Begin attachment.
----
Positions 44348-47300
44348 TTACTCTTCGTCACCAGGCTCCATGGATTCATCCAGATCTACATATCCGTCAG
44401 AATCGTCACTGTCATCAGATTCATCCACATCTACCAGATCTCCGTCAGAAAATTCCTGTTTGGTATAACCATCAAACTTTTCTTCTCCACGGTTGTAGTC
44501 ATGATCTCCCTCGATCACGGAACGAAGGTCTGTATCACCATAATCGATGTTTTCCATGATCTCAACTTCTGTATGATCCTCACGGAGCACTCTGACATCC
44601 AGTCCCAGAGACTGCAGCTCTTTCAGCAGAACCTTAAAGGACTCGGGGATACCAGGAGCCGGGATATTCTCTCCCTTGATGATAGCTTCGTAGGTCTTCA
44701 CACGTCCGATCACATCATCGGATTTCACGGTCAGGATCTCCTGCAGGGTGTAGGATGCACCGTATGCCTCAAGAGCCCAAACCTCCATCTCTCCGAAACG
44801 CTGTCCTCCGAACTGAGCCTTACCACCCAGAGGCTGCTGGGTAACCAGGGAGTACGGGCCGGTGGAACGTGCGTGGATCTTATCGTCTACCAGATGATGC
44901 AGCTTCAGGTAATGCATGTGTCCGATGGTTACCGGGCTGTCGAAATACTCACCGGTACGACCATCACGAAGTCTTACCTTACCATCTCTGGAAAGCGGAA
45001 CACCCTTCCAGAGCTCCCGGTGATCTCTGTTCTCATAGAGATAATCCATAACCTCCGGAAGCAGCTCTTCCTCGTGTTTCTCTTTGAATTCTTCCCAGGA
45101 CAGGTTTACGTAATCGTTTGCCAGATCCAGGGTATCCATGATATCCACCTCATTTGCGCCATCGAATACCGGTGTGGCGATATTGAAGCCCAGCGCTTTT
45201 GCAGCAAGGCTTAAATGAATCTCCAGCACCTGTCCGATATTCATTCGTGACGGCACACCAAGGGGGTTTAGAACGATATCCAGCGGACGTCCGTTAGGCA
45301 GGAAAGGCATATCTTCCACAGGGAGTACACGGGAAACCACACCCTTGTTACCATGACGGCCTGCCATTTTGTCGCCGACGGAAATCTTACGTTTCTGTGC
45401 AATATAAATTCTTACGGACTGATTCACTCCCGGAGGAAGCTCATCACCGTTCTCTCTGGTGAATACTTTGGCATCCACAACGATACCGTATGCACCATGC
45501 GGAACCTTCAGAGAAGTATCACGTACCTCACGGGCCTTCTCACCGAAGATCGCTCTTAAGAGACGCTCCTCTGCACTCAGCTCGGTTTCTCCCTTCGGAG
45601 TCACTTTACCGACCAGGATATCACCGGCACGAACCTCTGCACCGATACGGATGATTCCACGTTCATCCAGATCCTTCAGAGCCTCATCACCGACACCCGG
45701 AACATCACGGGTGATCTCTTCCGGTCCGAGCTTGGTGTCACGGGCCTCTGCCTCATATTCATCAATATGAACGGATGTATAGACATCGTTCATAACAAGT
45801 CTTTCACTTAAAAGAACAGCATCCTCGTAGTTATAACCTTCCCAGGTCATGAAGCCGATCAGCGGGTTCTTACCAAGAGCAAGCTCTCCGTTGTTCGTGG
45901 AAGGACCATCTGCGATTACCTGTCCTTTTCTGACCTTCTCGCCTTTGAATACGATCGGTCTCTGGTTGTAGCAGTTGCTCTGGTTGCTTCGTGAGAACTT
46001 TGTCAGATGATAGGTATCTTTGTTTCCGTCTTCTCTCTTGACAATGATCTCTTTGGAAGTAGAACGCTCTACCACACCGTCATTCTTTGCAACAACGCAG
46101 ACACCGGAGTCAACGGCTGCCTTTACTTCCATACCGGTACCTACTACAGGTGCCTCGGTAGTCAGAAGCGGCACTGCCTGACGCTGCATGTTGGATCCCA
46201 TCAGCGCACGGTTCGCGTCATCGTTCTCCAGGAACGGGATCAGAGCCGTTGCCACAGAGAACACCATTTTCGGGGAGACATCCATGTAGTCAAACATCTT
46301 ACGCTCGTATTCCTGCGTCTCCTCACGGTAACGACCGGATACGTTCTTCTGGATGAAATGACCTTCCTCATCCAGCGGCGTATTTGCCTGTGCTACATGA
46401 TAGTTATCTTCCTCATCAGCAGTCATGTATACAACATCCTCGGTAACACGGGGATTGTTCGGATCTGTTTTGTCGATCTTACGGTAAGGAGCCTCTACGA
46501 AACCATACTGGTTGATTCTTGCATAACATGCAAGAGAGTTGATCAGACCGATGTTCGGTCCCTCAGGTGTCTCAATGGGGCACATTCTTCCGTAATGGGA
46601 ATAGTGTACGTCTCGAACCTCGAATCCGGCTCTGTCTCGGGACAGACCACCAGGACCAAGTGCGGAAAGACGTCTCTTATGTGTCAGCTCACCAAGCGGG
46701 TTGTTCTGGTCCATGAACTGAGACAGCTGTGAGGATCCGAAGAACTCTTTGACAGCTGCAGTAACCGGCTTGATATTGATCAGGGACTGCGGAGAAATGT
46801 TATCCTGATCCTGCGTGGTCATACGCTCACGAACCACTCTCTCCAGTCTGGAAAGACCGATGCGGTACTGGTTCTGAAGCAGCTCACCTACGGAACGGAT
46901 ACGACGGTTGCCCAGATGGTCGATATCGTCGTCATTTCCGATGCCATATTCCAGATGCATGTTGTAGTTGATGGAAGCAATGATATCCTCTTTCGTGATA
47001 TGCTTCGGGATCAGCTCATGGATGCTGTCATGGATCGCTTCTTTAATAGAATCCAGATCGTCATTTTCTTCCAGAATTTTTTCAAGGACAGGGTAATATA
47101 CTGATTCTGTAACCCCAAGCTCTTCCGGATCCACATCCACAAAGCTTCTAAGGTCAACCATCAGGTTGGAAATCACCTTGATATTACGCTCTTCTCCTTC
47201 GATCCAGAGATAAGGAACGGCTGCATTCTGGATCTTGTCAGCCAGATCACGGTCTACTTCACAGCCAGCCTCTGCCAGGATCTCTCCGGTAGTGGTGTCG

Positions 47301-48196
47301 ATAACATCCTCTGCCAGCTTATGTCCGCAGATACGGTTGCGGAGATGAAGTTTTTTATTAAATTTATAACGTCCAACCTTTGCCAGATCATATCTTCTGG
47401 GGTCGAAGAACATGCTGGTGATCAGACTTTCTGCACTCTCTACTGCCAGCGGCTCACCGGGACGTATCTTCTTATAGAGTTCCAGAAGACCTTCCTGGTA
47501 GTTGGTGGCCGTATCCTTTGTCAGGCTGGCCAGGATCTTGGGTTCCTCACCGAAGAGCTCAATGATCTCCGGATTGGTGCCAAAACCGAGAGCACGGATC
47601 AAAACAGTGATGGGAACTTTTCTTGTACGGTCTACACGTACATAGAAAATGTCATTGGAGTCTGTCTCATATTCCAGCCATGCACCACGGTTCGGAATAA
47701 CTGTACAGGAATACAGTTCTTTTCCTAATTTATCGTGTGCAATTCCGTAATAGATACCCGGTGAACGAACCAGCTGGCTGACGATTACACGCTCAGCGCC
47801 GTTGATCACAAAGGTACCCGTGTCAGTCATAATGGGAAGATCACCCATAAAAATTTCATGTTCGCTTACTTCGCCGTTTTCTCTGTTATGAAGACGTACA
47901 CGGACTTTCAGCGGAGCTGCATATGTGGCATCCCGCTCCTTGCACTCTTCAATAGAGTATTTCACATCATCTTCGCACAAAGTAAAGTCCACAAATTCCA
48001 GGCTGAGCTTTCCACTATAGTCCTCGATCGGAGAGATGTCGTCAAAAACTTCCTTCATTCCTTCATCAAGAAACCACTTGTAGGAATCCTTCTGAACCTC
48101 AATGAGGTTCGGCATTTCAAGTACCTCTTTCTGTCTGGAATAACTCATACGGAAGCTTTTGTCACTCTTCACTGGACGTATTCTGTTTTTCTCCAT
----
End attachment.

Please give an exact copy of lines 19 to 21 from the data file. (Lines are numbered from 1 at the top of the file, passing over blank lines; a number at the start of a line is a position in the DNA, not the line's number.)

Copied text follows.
46001 TGTCAGATGATAGGTATCTTTGTTTCCGTCTTCTCTCTTGACAATGATCTCTTTGGAAGTAGAACGCTCTACCACACCGTCATTCTTTGCAACAACGCAG
46101 ACACCGGAGTCAACGGCTGCCTTTACTTCCATACCGGTACCTACTACAGGTGCCTCGGTAGTCAGAAGCGGCACTGCCTGACGCTGCATGTTGGATCCCA
46201 TCAGCGCACGGTTCGCGTCATCGTTCTCCAGGAACGGGATCAGAGCCGTTGCCACAGAGAACACCATTTTCGGGGAGACATCCATGTAGTCAAACATCTT